Ever since Charles Schneider was a teenager, an old tugboat, New York Central No. 16, signaled the start of his family's summer Cape Cod vacation as they drove past the landlocked vessel near the Bourne Bridge.
When Schneider, now 42, learned a few months ago that the old tug that fascinated him as a youth will be demolished soon to make way for a
``I've been looking at this thing for the 24 years it has been sitting there and wondering what's going happen to it," Schneider said. ``It's a shame really."
Tugboat No. 16 has been a Cape Cod landmark since local maritime history buffs rescued it from a scrapheap on Staten Island in 1982.
Developers said this month they plan to destroy the old tug, one of the last of the steam-powered boats that tugged barges filled with goods up and down the Hudson River.
Maritime enthusiasts such as Schneider hope to save the boat from demolition, but have yet to find the money to relocate the tug, which currently sits on a 30-by-90-foot concrete pad near the Route 25 onramp. They say the removal of the landmark to make way for a drugstore will damage the visual character of the Cape. Others want it relocated to a maritime museum.
But the developers say they can no longer wait. Although a specific date has not been set, No. 16 will be torn down after CVS closes on the property sold by The Hegarty Family Trust, which could be in a matter of days or weeks, said Patrick Butler, a lawyer representing the developers.
The tug's possible demise has left some in the local and maritime community in mourning.
``Because the tugboat is not a historic structure, they really couldn't protect it," said Coreen Moore, town planner, of those who want to save the boat. ``But it is a landmark. When people come to Bourne, they say, `Hey, take a left at the tugboat.' People know it is here. So, it is disappointing to lose it, but that's the price of development, I guess."
The boat, which was launched in 1924, received an 11th-hour reprieve and its backers a bit more time to raise money, because developers are in a dispute with the town over traffic lights on the property.
Until their appeal to the town Planning Board is resolved and they close on the property, demolition of the tug will be delayed, Butler said.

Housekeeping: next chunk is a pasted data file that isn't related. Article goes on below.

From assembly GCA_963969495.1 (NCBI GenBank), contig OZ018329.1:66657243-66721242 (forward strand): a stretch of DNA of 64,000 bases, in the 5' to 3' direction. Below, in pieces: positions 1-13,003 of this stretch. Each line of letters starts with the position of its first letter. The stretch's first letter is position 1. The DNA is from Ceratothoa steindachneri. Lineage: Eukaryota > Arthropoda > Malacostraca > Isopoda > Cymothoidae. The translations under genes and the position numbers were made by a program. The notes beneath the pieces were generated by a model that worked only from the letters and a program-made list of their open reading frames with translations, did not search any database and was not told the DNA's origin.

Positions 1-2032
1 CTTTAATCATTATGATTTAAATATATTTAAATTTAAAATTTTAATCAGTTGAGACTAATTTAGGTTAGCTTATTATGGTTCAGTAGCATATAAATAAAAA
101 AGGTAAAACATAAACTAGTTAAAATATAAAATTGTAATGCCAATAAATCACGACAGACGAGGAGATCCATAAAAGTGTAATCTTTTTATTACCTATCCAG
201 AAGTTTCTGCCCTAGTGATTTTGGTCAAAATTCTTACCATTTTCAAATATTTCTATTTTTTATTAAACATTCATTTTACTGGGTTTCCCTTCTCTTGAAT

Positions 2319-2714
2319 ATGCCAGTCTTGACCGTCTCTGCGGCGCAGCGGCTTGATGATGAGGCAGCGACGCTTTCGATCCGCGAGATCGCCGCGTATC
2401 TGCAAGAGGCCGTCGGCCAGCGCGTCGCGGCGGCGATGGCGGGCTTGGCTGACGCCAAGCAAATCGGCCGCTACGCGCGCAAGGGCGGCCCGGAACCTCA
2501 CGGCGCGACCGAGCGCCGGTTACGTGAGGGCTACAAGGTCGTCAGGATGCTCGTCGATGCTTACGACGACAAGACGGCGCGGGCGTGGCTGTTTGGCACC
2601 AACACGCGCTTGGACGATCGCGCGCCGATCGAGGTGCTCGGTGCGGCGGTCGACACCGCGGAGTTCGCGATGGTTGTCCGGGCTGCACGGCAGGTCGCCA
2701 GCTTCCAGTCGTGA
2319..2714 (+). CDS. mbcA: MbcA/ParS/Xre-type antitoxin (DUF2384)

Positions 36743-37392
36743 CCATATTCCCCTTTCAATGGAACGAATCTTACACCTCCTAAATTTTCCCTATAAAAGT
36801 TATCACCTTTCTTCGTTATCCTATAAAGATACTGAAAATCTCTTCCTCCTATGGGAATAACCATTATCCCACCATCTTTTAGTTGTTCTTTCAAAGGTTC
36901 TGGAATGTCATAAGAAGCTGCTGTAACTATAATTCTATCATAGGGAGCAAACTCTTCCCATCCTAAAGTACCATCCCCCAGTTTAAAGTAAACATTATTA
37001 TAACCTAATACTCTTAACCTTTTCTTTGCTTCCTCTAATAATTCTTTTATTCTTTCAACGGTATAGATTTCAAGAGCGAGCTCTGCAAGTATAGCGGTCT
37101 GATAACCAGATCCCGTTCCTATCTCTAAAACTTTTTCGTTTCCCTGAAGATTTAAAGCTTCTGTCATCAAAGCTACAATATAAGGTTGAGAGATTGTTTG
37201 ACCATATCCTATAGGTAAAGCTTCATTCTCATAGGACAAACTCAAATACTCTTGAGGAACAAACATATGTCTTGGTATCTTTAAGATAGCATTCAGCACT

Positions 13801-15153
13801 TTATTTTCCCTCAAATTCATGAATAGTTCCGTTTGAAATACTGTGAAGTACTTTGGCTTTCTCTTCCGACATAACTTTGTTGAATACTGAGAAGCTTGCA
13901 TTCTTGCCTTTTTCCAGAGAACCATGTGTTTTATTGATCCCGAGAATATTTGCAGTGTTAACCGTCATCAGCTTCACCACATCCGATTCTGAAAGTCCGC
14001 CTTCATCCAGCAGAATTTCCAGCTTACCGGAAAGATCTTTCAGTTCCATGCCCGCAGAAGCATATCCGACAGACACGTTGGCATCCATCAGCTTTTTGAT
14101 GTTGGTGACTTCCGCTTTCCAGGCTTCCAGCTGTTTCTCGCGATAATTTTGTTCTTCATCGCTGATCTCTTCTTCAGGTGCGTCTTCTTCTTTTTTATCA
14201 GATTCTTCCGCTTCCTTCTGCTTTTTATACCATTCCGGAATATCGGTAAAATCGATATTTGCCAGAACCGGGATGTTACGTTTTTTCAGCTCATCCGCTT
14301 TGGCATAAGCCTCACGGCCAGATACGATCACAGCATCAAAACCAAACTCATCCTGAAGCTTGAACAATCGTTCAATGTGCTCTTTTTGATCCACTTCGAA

Schneider hopes there is enough time to save the tug. Most recently, officials from Connecticut's Mystic Seaport, The Museum of America and the Sea, have expressed interest, especially since they are planning a 2007 exhibit called ``Tugs," said museum spokesman Michael O'Farrell, adding that the museum must find a donor to help bear the costs.
``The boat is very savable, and we would like to work with CVS to move it to Mystic Seaport," Schneider said. ``They said they have a space for it. We just need CVS to give us more time."
Butler said that over the past nine months they worked with local associations and outside museums to preserve the tug. In the end, he said, relocating the decaying boat could cost more than $250,000. It would involve taking it apart, possibly moving it by barge, and then restoring it.
Mike DeAngelis, a CVS spokesman, said engineers hired by the company and developers called the tug structurally unsafe, saying there was significant rusting and corrosion, making it costly to relocate.
DeAngelis also said that the Bourne community has not rallied to keep the tug, instead outsiders have been trying to drum up support.
The CVS store will be designed to blend with the colonial architecture typical of Cape Cod.
Still, some scoff at that, saying that a 21st-century colonial-looking CVS cannot replace a true piece of history.
``Tugboats are beautiful, and they are really significant in this part of the country," said Joy Sikorski of the Hoboken Historical Maritime Museum in New Jersey, who also tried to save No. 16. ``It seems heartless and lacking in vision to destroy it so CVS can . . . make the store look like a fake Disneyland-New England cottage. Why not use that money to enhance the real thing?"